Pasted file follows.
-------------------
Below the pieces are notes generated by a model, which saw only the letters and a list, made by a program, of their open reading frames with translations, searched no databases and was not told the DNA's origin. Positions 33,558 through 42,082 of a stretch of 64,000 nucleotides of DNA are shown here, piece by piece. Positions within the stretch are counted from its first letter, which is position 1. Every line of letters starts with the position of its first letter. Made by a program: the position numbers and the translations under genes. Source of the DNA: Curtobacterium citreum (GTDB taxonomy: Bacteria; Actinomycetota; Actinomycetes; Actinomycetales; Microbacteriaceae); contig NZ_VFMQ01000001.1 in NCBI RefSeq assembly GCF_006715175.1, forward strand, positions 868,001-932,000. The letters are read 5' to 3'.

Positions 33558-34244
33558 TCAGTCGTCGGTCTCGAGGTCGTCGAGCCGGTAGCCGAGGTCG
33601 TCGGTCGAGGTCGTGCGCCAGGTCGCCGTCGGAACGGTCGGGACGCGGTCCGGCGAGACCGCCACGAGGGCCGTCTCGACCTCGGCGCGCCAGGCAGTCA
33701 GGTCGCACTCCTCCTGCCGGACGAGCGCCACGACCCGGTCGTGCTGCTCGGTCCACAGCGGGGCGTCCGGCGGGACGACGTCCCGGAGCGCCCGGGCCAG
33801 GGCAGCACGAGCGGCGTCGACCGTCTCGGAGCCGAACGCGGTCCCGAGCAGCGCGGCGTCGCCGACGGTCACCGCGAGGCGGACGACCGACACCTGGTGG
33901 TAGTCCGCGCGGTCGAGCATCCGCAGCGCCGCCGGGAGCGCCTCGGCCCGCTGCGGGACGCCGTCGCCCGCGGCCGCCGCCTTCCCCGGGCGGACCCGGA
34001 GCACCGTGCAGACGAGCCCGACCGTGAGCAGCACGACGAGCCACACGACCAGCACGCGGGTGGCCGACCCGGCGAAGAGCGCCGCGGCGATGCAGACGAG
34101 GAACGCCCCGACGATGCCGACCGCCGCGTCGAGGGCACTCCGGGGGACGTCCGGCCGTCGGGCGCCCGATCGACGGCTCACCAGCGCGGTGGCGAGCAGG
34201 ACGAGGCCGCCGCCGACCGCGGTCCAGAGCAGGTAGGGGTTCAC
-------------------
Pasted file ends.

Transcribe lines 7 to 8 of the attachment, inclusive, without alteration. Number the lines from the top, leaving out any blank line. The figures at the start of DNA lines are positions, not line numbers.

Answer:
33901 TAGTCCGCGCGGTCGAGCATCCGCAGCGCCGCCGGGAGCGCCTCGGCCCGCTGCGGGACGCCGTCGCCCGCGGCCGCCGCCTTCCCCGGGCGGACCCGGA
34001 GCACCGTGCAGACGAGCCCGACCGTGAGCAGCACGACGAGCCACACGACCAGCACGCGGGTGGCCGACCCGGCGAAGAGCGCCGCGGCGATGCAGACGAG